By Brian Cook, Ed.D
Dream and innovate – these are goals that I set for my students. Finding opportunities for them to realize these goals has grown complicated because, as educators, it’s mandatory for us to focus on standardized tests in our current educational landscape.
However, state test scores do not tell the entire story. As facilitator and editor-in-chief of my students’ success, it is necessary to ensure students feel there is value in their education.
Meaningful learning experiences don’t happen on their own. If we want to encourage learning beyond the test, we need to intentionally design it as part of our learning activity. These are the strategies I use to provide meaningful learning opportunities.
Each January, I poll my students by asking them to identify their own dreams for the New Year as well as ten years down the road. Knowing their passion and where they want to go at a young age allows me to expose them to new opportunities. For instance, the large number of students who dream of being a professional athlete are often in the small percentage of those who actually make it into the professional ranks. However, there is still a passion for sports which can be recognized and harnessed into exploring a potential career.
- Encourage students to explore careers related to their interests. For example, a sports fanatic can explore becoming an athletic trainer, sports writer, or sports information director at a college or university. To learn more, they can speak with a high school athletic trainer about the profession or watch authentic career videos. One classroom resource we use for career exploration is Defined STEM which has hundreds of online career-focused performance tasks, videos, and research resources.
- Set up a Skype meeting with a professional. For example, I set up Skype meetings for my students with a former colleague of mine who works as a professional sports announcer and writer. The activity began with creating a bank of questions about the profession – not the glory of being around professional athletes or knowing them – which we practice prior to the real Skype conversation.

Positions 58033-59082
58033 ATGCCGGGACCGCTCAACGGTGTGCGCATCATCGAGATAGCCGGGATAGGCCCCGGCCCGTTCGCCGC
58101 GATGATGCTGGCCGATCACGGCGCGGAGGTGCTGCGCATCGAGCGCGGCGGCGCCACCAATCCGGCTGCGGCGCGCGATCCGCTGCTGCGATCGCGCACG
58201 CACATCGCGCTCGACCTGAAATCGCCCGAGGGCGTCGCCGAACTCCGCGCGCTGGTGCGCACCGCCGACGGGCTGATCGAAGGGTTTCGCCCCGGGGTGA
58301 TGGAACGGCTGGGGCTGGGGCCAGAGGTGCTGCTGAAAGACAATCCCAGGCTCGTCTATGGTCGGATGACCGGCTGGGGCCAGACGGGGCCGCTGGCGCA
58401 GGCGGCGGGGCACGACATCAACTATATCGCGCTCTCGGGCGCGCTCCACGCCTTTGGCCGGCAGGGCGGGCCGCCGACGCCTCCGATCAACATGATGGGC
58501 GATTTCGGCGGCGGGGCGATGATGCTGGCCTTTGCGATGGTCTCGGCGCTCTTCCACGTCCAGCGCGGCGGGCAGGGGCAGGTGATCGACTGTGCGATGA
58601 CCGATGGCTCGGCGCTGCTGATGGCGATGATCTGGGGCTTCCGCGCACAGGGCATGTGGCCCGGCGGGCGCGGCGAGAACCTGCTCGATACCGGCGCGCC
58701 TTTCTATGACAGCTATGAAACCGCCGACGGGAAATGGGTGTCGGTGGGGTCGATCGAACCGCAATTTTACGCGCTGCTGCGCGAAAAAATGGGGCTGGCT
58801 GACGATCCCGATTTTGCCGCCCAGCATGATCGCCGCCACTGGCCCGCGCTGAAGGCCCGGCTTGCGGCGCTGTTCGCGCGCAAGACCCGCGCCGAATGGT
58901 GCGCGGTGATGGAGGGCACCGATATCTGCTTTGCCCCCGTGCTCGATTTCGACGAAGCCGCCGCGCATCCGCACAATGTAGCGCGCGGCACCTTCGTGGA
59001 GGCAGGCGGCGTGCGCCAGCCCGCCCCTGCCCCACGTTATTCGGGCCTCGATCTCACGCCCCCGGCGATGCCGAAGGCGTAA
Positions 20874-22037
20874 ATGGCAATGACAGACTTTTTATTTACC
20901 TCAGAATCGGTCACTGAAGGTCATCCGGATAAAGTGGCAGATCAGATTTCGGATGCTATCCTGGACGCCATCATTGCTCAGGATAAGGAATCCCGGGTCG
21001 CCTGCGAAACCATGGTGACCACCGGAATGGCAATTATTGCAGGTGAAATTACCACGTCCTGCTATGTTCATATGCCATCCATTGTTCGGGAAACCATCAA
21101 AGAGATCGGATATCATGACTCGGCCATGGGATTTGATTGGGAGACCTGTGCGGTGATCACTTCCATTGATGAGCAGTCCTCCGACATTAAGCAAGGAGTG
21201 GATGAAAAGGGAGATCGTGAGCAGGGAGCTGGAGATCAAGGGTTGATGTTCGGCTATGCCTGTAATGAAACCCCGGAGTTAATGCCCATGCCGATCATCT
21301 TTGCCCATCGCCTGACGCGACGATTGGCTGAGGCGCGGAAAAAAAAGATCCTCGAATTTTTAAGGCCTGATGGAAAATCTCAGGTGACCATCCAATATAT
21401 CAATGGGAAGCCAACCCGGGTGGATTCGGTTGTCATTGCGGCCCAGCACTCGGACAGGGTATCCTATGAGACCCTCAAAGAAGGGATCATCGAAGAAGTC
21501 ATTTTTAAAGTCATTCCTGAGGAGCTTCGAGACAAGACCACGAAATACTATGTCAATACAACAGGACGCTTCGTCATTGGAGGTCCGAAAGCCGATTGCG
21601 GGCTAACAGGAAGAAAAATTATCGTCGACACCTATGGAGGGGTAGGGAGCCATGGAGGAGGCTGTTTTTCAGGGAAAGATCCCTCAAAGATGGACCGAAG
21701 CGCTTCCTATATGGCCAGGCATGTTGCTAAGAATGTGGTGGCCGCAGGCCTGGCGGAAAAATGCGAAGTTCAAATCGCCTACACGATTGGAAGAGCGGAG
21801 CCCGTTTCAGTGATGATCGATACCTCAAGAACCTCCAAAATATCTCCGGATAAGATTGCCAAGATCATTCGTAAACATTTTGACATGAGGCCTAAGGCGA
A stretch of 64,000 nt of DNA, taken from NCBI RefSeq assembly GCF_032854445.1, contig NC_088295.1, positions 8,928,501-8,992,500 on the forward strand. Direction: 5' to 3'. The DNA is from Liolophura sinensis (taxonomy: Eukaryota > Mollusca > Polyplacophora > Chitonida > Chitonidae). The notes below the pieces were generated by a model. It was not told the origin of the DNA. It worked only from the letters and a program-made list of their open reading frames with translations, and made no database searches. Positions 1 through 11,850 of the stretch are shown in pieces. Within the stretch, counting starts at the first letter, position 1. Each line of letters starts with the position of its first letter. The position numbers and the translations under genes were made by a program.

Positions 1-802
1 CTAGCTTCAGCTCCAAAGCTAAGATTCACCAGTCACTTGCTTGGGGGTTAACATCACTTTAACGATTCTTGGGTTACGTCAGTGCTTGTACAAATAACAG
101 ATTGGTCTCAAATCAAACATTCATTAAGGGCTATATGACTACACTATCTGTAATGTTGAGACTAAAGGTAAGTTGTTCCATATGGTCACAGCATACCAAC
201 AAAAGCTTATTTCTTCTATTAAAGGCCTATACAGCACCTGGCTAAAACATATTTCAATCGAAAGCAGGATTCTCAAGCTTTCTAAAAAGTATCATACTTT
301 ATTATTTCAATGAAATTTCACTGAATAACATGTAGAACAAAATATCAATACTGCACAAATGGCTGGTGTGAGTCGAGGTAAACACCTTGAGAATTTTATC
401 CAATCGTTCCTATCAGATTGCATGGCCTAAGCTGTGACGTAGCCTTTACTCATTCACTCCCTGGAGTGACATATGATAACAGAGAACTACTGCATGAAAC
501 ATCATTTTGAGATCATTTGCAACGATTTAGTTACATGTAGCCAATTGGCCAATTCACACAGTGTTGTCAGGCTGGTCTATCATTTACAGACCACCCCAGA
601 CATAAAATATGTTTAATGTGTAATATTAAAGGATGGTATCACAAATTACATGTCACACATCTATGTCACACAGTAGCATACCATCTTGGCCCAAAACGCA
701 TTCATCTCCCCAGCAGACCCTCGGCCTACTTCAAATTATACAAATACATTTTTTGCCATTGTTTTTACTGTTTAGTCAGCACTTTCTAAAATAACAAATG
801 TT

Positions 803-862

- Challenge students to create a visual map that displays their path to achieving their dream. I instruct my students to create a timeline on Instagram showing important life moments they anticipate experiencing (e.g., graduating high school, going to college, getting a job, being accepted into master’s program). It is simply a visual map to reinforce their dream, and they get to be as creative as they wish. To submit the project, students’ must submit their own personalized hashtag so I can search for each project on Instagram.
Abandon the traditional assessment and rewire your thinking to align with the 21stcentury learners in your classroom. Students are creators of media using all sorts of technology, but often they are forced to power down during school hours. Instead, open a charging station in your room, incorporate the technology into your curriculum, and take a risk to train and trust students to use their devices for educational purposes.
- Allow students to use online resources. Informational and argumentative texts are a large part of my curriculum. I encourage my students to use online research resources that cover articles on current events including opinion editorials.
- Have students create a green screen production. Every student attending school in the current educational landscape should have completed a green screen production before matriculating. This type of creative learning offers students with varying learning levels the same opportunity to excel. The teamwork and collaboration skills required to layout the production prior to its creation are valuable skills which go beyond the classroom.
It is tempting for educators to stay in their comfort zone when planning instruction. However, kids deserve the best we can offer them. Giving students a chance to dream and innovate can and will improve the trajectory of their educational endeavors. Don’t wait any longer.
Brian Cook is a 6th grade English Language Arts teacher at Pocomoke Middle School in Worcester County Public Schools (MD).